Conceptually, Cloud Computing is difficult to define and can be interpreted in many different ways; it doesn’t seem to have a standardised definition. However there is some consistent terminology used when describing Cloud Computing — words such as ‘distributed’, ‘scalability’ and of course ‘virtualisation’.
In its simplest form Cloud Computing is distributed or utility computing over the internet. This basically means that an organisation’s computing services can be hosted by specialist third party suppliers rather than using ‘in-house’ local data centres. From the organisation’s perspective this means that there is no longer a requirement for organisations to own or manage their own infrastructure, since it is bought as a service and the maintenance of the infrastructure becomes the responsibility of the Service Provider.
4) Remote and Location-Independent Working
There are now many different technologies available for organisations who wish to provide the option to their employees of working from home or from satellite locations. These IT remote access solutions include, but are not restricted to, webcams, instant messaging, voice – conferencing and internet video calling solutions such as Skype.
The green benefits for organisations include reduced travel leading to fewer vehicles on the road and therefore reduced carbon emissions, and a reduction in the number of corporate buildings needed, leading to reduced energy requirements, due to less heating and lighting. Another advantage that may not be immediately identifiable is that by providing remote working solutions, staff based at home on a permanent basis can be excluded from needing seats at any recovery arrangements organised with the IT Service Continuity process. This could lead to reduced recovery requirements which could have a positive effect on CO2 emissions.
However careful consideration needs to be given before making a decision to embark on this very different method of working. Organisations will have to seriously consider the health and safety elements of remote working and the social impact of employees working in isolation from their colleagues. Lastly, organisations are going to have to implement the initiative with extreme care and diligence to ensure that they are not simply transferring the organisation’s carbon footprint to the individuals working remotely.
Our body needs energy to work and in the same way, a machine needs electricity or energy of any substance to run. For different machines and automobiles we use different means of energy such as; Coal, petroleum and natural gas. But these days the use of renewable energy is in vogue which is the energy produced out of the natural sources like sunlight, wind, tide and rain. The major types of renewable energy are: Solar energy, Wind energy, Bio mass energy.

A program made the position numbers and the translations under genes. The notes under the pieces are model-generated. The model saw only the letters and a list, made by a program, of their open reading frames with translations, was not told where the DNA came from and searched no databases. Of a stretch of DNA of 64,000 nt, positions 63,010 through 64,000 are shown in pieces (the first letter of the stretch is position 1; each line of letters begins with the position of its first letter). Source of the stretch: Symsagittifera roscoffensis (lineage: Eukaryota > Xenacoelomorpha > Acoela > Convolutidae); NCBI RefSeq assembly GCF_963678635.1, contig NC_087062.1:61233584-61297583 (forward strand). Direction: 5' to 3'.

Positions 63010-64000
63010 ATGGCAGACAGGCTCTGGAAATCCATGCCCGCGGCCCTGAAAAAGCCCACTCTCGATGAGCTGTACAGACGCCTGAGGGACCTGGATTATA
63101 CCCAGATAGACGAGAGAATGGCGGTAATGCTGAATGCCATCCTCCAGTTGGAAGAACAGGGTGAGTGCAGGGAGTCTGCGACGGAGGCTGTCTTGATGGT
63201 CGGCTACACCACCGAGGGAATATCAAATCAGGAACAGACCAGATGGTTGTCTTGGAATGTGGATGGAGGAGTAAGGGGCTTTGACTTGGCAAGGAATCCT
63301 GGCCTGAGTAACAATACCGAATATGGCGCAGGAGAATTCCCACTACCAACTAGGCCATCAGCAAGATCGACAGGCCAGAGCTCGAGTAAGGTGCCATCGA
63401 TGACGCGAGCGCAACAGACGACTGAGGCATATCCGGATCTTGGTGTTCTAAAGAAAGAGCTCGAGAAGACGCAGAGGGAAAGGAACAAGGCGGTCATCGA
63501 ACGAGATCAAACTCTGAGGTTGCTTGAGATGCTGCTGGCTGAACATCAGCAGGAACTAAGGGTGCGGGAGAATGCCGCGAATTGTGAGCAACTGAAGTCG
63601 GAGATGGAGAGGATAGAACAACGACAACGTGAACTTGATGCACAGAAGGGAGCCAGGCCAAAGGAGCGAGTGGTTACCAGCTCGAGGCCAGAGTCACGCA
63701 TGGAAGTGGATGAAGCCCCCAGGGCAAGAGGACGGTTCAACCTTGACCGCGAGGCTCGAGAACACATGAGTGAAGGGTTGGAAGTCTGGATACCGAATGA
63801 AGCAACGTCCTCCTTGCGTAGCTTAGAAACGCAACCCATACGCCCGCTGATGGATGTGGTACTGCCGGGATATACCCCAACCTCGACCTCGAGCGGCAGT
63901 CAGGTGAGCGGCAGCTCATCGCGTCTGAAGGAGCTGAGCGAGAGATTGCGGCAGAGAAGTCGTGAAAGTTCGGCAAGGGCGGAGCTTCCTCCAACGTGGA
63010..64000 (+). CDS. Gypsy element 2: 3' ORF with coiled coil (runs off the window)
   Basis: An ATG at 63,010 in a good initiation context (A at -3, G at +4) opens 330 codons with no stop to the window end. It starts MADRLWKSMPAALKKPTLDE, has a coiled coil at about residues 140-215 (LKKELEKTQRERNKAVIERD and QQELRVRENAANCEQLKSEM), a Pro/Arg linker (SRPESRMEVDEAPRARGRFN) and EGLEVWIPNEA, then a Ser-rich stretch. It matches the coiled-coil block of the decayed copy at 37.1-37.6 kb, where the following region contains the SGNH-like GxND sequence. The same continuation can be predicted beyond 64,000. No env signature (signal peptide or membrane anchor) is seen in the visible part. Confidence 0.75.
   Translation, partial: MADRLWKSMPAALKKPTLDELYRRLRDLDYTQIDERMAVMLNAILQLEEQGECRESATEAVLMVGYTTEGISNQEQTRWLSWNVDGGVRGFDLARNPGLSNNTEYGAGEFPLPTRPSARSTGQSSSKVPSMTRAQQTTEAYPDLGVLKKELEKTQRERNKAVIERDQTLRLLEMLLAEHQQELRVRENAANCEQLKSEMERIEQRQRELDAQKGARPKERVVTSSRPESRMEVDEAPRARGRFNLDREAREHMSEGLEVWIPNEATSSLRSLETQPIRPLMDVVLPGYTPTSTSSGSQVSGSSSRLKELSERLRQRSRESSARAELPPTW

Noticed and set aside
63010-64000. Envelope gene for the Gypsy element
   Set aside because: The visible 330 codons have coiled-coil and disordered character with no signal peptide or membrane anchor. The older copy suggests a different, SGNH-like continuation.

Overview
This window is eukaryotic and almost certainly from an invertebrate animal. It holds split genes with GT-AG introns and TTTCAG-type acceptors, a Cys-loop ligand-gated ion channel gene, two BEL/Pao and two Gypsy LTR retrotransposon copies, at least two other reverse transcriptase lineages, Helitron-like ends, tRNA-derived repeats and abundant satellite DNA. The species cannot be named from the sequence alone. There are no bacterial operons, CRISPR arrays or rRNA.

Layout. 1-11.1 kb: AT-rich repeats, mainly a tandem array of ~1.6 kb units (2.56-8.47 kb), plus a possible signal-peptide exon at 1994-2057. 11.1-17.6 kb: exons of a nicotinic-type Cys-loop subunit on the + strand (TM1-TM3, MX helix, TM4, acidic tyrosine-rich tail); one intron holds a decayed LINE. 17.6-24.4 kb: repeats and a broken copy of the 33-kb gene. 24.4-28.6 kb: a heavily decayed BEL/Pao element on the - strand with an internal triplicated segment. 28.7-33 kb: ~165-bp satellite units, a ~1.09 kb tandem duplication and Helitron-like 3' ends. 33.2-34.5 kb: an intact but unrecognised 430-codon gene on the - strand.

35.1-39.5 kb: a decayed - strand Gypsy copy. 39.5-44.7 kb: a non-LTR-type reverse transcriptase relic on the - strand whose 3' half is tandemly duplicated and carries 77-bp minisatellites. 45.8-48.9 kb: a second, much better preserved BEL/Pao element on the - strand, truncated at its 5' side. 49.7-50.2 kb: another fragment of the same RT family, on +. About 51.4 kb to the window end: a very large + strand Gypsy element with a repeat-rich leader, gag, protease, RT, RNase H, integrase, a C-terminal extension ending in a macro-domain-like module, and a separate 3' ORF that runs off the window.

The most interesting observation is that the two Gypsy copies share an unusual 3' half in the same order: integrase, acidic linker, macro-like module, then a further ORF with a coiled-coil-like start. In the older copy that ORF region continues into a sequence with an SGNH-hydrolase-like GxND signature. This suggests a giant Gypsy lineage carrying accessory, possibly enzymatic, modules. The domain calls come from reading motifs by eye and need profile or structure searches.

The renewable energy is preferred more by the whole today because of its extra-ordinary advantages. We have been using the energy of the fossil fuels, produced by burning it which has kept the whole world on the edge of the devastation. Today, the world is towards the way of harnessing the natural sources for the energy to save the world from further global warming. The renewable energy does not emit any kind of toxic gases which can be fatal for the earth and another merit is it is the replenished energy. Among all the natural sources, the sun is the incessant mean, giving amazing output. The sun throws the heat and light directly on the earth almost daily (except few places) and the solar collectors collect the rays and transfer them into the form of electricity or heat which can be very helpful. Solar energy provides electricity to heat water and to heat or cool homes, businesses or industry. It is being preferable because it is a clean and renewable source of energy. The sunlight when converted into electricity is also called the solar power. If the use of renewable energy will be increased then the next generation will be able to live in the realm of pure environment.
There are many energy sources today that are extremely limited in supply. Some of these sources include oil, natural gas, and coal. It is a matter of time before they will be exhausted.
Estimates are that they can only meet our energy demands for another fifty to seventy years. So in an effort to find alternative forms of energy, the world has turned to renewable energy sources as the solution. There are many advantages and disadvantages to this.
Renewable energy sources consist of solar, hydro, wind, geothermal, ocean and biomass. The most common advantage of each is that they are renewable and cannot be depleted. They are a clean energy, as they don’t pollute the air, and they don’t contribute to global warming or greenhouse effects. Since their sources are natural the cost of operations is reduced and they also require less maintenance on their plants. A common disadvantage to all is that it is difficult to produce the large quantities of electricity their counterpart the fossil fuels are able to. Since they are also new technologies, the cost of initiating them is high.